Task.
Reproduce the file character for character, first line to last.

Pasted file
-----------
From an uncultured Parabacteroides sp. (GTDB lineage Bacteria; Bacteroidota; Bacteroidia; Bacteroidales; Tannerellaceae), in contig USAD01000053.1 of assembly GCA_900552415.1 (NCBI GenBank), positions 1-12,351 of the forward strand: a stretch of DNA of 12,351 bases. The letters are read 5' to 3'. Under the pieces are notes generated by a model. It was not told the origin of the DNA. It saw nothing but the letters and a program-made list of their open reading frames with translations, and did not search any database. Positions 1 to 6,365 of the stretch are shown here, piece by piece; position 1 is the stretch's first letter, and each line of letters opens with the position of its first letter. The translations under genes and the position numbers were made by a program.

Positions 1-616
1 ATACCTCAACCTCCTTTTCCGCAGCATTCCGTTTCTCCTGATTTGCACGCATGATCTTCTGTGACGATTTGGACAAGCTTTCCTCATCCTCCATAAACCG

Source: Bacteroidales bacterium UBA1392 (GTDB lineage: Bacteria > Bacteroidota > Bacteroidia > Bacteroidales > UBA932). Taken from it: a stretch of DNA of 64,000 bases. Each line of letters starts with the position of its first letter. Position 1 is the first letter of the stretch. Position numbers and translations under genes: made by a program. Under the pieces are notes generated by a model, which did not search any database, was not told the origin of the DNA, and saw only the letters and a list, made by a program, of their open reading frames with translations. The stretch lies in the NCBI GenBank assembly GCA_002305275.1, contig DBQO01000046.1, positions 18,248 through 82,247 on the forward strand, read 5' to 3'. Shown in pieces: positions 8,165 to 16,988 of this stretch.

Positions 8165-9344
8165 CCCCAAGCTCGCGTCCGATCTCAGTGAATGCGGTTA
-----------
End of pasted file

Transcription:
From an uncultured Parabacteroides sp. (GTDB lineage Bacteria; Bacteroidota; Bacteroidia; Bacteroidales; Tannerellaceae), in contig USAD01000053.1 of assembly GCA_900552415.1 (NCBI GenBank), positions 1-12,351 of the forward strand: a stretch of DNA of 12,351 bases. The letters are read 5' to 3'. Under the pieces are notes generated by a model. It was not told the origin of the DNA. It saw nothing but the letters and a program-made list of their open reading frames with translations, and did not search any database. Positions 1 to 6,365 of the stretch are shown here, piece by piece; position 1 is the stretch's first letter, and each line of letters opens with the position of its first letter. The translations under genes and the position numbers were made by a program.

Positions 1-616
1 ATACCTCAACCTCCTTTTCCGCAGCATTCCGTTTCTCCTGATTTGCACGCATGATCTTCTGTGACGATTTGGACAAGCTTTCCTCATCCTCCATAAACCG

Source: Bacteroidales bacterium UBA1392 (GTDB lineage: Bacteria > Bacteroidota > Bacteroidia > Bacteroidales > UBA932). Taken from it: a stretch of DNA of 64,000 bases. Each line of letters starts with the position of its first letter. Position 1 is the first letter of the stretch. Position numbers and translations under genes: made by a program. Under the pieces are notes generated by a model, which did not search any database, was not told the origin of the DNA, and saw only the letters and a list, made by a program, of their open reading frames with translations. The stretch lies in the NCBI GenBank assembly GCA_002305275.1, contig DBQO01000046.1, positions 18,248 through 82,247 on the forward strand, read 5' to 3'. Shown in pieces: positions 8,165 to 16,988 of this stretch.

Positions 8165-9344
8165 CCCCAAGCTCGCGTCCGATCTCAGTGAATGCGGTTA